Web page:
Are Berkeley Group Holdings plc, Bovis Homes Group plc and Taylor Wimpey plc a buy ahead of Brexit vote?

Is the current sell-off a buy signal for Berkeley Group Holdings plc (LON:BKG), Bovis Homes Group plc (LON:BVS) and Taylor Wimpey plc (LON:TW)?

| More on:

The content of this article was relevant at the time of publishing. Circumstances change continuously and caution should therefore be exercised when relying upon any content contained within this article.

When investing, your capital is at risk. The value of your investments can go down as well as up and you may get back less than you put in.

Read More

The content of this article is provided for information purposes only and is not intended to be, nor does it constitute, any form of personal advice. Investments in a currency other than sterling are exposed to currency exchange risk. Currency exchange rates are constantly changing, which may affect the value of the investment in sterling terms. You could lose money in sterling even if the stock price rises in the currency of origin. Stocks listed on overseas exchanges may be subject to additional dealing and exchange rate charges, and may have other tax implications, and may not provide the same, or any, regulatory protection as in the UK.

You’re reading a free article with opinions that may differ from The Motley Fool’s Premium Investing Services. Become a Motley Fool member today to get instant access to our top analyst recommendations, in-depth research, investing resources, and more. Learn More.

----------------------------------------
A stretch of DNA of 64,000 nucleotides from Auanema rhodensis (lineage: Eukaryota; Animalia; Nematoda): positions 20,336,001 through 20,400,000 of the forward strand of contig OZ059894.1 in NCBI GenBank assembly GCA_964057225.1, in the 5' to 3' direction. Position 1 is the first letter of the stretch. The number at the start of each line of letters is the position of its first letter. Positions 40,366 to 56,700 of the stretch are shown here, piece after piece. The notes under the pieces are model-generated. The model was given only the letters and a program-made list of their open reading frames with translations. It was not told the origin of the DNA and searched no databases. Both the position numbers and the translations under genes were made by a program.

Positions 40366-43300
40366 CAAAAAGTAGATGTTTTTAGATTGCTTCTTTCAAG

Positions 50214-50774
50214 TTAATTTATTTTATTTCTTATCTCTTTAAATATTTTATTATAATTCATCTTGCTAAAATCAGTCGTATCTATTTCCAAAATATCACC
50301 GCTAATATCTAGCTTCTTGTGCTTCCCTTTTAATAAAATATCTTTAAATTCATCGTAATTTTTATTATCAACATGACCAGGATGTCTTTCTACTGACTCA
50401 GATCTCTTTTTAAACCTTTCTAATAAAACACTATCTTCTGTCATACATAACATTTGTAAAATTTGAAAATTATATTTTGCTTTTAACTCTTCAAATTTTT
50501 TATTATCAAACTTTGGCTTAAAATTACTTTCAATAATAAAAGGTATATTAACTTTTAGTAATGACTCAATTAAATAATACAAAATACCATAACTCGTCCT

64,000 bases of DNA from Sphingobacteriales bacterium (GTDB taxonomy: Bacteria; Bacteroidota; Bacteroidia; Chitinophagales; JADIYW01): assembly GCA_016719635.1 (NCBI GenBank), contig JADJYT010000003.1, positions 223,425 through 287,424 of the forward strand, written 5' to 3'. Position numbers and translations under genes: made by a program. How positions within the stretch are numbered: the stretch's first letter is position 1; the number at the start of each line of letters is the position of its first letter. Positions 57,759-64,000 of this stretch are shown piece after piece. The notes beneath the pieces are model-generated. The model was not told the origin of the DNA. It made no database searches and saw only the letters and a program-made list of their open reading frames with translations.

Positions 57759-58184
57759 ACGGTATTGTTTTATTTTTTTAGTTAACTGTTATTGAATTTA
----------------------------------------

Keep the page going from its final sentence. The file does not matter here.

Shares in Berkeley Group Holdings (LSE: BKG) fell by 2% this morning, after the group said that pre-tax profit fell by 1.6% to £530.9m last year.

Berkeley has been the biggest faller among the big housebuilders this year, dropping 20%. Investors are concerned about the risk of slowing sales to rich overseas buyers, especially if the UK votes for a Brexit.

Today’s results seem to confirm this risk. Berkeley says reservations during the first five months of 2016 were 20% lower than during the same period last year. Although this is partly due to a reduction in new launches ahead of the EU referendum, these figures suggest to me that Berkeley’s future profits could be at risk if the UK does vote Brexit on 23 June.

In my opinion, buying Berkeley shares today is a bet on a recovery in the London market after the referendum.

Current forecasts suggest Berkeley’s profits will rise sharply during the 2016/17 financial year. The firm’s shares currently trade on just 7.5 times 2016/17 forecast profits. Meanwhile, planned cash returns of £2 per year until 2021 mean that a forecast yield of 6.8% is also on offer.

Is this mid-market firm safer?

Not all housebuilders are equally exposed to the luxury London market, which depends heavily on overseas money to stay afloat.

In contrast to Berkeley’s reservation slump, Taylor Wimpey (LSE: TW) said in April that customer demand was up 14% compared to the same period last year. The firm’s order book contained 8,811 homes, a 7.5% increase from a year ago. In its April update, the group said that the EU referendum hadn’t affected trading during the first four months of the year.

Taylor Wimpey’s customers tend to be regular UK homeowners, many of which have benefitted from the Help to Buy scheme. The company’s current valuation is much less dependent on an uncertain future. Taylor Wimpey shares currently trade on 9.9 times 2016 forecast earnings, with a prospective dividend yield of 6.5%.

If you believe the UK economy will remain stable following the referendum, this could be a decent buying opportunity.